by Melissa Klapper
As a university history professor, I am often asked by my students how I first became interested in the study of the past.My answer is simple:reading.I was a voracious reader from a very young age and grew up in a home overflowing with books.And my very favorites, first as a child and then as a teenager, were books that brought history alive. I loved reading not only for the indelible characters I met on the page but also because of the capacity of books to transport me to someplace different.The details the authors provided built sensory worlds of sight, sound, smell, taste, and touch that helped me understand and empathize with the past.They also led me to questions.What was this "whitewash" Tom Sawyer was tricking his friends into using on his fence?What were red currants, how did you turn them into wine, and what was so terrible about Anne of Green Gables drinking it?I was on more familiar ground with the Jewish All-of-a-Kind family's Lower East Side adventures with pushcarts and peddlers, since two of my grandparents grew up there, and with the Fossil sisters' ballet classes in Ballet Shoes, since I also took ballet class, though not, alas, at a British stage school run by a famous Russian ballerina.My storefront studio in Dallas would have to do.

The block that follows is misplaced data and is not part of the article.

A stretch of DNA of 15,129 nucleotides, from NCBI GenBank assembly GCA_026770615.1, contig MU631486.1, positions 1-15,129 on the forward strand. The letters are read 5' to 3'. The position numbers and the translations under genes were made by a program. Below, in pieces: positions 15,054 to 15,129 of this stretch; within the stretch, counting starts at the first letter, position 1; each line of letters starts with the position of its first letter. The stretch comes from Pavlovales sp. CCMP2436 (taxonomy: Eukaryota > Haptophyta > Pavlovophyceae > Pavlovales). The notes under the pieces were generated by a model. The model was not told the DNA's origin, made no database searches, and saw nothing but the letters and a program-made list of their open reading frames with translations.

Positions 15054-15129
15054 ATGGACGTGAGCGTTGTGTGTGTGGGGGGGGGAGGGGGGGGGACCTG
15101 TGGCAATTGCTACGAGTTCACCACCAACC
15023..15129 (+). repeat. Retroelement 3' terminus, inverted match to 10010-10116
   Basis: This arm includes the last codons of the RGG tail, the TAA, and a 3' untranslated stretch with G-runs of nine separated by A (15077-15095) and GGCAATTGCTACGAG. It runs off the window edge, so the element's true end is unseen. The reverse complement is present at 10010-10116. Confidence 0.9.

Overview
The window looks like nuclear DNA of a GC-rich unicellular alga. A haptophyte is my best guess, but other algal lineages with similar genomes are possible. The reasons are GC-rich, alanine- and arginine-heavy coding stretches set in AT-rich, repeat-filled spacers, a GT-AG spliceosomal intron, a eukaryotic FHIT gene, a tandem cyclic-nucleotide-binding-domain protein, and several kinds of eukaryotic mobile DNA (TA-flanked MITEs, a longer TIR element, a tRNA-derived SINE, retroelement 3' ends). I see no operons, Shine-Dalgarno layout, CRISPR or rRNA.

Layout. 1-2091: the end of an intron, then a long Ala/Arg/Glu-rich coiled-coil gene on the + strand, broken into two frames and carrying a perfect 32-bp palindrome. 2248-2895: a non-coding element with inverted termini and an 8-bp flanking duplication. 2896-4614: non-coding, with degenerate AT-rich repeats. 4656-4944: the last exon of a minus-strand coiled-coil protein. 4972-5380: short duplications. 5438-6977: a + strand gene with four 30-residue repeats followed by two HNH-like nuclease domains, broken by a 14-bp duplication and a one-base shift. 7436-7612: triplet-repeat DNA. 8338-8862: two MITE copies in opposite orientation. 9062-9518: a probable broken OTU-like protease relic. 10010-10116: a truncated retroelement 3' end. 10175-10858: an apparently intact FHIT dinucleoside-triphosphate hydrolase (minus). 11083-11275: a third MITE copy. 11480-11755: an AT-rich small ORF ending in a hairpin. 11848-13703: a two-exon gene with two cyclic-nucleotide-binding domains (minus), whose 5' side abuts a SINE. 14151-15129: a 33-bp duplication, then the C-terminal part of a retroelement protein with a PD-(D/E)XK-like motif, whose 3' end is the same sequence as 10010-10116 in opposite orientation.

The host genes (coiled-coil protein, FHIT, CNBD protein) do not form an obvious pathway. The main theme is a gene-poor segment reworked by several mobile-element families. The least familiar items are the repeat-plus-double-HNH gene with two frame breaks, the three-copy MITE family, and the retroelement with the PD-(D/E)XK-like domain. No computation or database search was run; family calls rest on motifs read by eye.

I think it is not a coincidence that my love for children's and YA books, which has lasted long past childhood and adolescence, has become part of one of my scholarly interests:the history of childhood and youth in America.As a historian, I am fundamentally concerned with narrative.And as a social historian, I am committed to the idea that everyone's lives matter, not just the lives of presidents and generals and kings and inventors, which is all the more important considering how barred girls and women have been from becoming any of those things for much of history.After all, most of us live so-called "ordinary" lives, but that doesn't mean there's nothing valuable about them or that we are not worth remembering.History written from the bottom up is much more inclusive and diverse and, I would argue, meaningful than history from the top down.
So when I decided to write about the history of ballet class in America for my fourth book, recently published as Ballet Class:An American History (Oxford University Press, 2020), I knew two things going in.One was that I was going to write about the ordinary girls and boys who took ballet class (yes, boys have always taken ballet!) and not primarily about the very few young people who eventually became professional dancers.The other was that I was going to use children's books about ballet to help shape my own story of how ballet class became part of 20th-century American childhood across boundaries of race, class, gender, and sexuality.Fiction cannot replace other kinds of historical documents as sources—I also made extensive use of manuscript materials, archival records, periodicals, memoirs, and oral histories, among others—but all literature, including children's literature has a great deal to offer historians.